I’ve talked about a wide range of complementary therapies in this column over the years – from meditation and yoga to acupuncture, creative therapies and natural health products like herbs and vitamins. But what about those more esoteric martial arts you occasionally see people practising in movies or out in the park? The two most common are tai chi and qigong, both derived from traditional Chinese medicine. Increasingly, they have been studied as potentially helpful practices for people living with cancer.
Tai chi is a shortened name, from tai chi ch’uan, a form of martial art derived from traditional Chinese medicine. It is actually a sub-set or adaptation of the older qigong practices, and involves a series of slow, specific movements or “forms,” done in a meditative fashion. It is purported that focusing the mind solely on the movements of the form helps to bring about a state of mental calm and clarity. Over the years, the practice itself has been separated from its martial arts roots, and is now widely taught as a gentle practice and exercise.
A number of studies have even considered its usefulness for cancer patients. A review of seven controlled trials in breast cancer concluded tai chi may help to improve psychological and physical health factors, like mood, quality of life and anxiety. In elderly people, a larger body of research supports its efficacy for improving balance, preventing falls and improving overall psychological well-being.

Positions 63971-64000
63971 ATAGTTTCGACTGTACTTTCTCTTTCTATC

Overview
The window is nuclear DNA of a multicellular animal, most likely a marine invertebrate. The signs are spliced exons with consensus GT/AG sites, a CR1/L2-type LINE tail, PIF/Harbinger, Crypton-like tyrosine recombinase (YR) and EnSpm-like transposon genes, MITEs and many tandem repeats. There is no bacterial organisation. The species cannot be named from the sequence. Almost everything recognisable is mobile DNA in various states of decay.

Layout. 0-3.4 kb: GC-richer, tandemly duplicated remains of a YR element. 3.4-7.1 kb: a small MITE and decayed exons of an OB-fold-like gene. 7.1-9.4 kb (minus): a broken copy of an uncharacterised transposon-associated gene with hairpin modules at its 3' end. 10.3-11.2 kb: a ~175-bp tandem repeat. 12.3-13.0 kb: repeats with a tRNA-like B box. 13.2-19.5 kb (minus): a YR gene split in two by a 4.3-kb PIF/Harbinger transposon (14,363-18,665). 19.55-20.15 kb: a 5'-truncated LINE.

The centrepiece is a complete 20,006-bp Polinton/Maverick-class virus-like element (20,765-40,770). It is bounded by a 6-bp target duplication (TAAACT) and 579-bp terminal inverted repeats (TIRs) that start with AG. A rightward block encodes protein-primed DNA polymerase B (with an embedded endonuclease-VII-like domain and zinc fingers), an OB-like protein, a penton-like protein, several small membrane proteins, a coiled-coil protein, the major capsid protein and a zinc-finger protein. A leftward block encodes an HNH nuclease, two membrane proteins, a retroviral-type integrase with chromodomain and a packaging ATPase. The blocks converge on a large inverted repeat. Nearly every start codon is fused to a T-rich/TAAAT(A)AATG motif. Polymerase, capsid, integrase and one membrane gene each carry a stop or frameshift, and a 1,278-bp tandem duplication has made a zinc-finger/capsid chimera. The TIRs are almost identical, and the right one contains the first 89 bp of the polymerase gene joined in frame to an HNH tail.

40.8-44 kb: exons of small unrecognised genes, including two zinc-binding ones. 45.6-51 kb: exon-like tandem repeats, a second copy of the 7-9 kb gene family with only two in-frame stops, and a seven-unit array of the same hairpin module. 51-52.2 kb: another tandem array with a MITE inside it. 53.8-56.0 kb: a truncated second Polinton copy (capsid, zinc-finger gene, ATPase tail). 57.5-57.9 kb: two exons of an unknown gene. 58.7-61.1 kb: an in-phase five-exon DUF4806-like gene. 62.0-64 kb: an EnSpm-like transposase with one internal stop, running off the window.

Similarly, a growing body of research suggests the efficacy of qigong, a practice of aligning breath, movement, and awareness for exercise, healing, and meditation. Qigong is traditionally viewed as a practice to cultivate and balance qi (chi) or “intrinsic life energy.” Qigong practices are often simpler and more repetitive than tai chi forms, which can take many months to learn, and exercises generally have three components: a posture (whether moving or stationary), breathing techniques, and mental focus on guiding qi through the body. While not as common in Western societies as tai chi, qigong is very common in the East, and medical qigong is widely used as a health practice throughout China. A review of the literature, including Chinese and Korean databases, found 23 studies in cancer care. The most consistent benefits were seen on immune system function (reduced inflammation), improved mood, quality of life and fatigue.
So where can you go to try some of this? Unfortunately at the moment we do not offer classes through AHS Cancer Control, though we are planning some clinical trials of medical qigong in the future.
In the meantime, to find a local class, try the Western Canada Taoist Tai Chi Society. Medical qigong is available through Dr. Stephen Aung in Edmonton, and through practice groups around the province. Additionally, Wellspring Calgary offers both tai chi and qigong to cancer patients and survivors for no charge. Read more about the facility here.
Dr. Linda Carlson (lindacarlson.ca) is the Enbridge Chair in Psychosocial Oncology at the University of Calgary and a clinical psychologist at the Tom Baker Cancer Centre.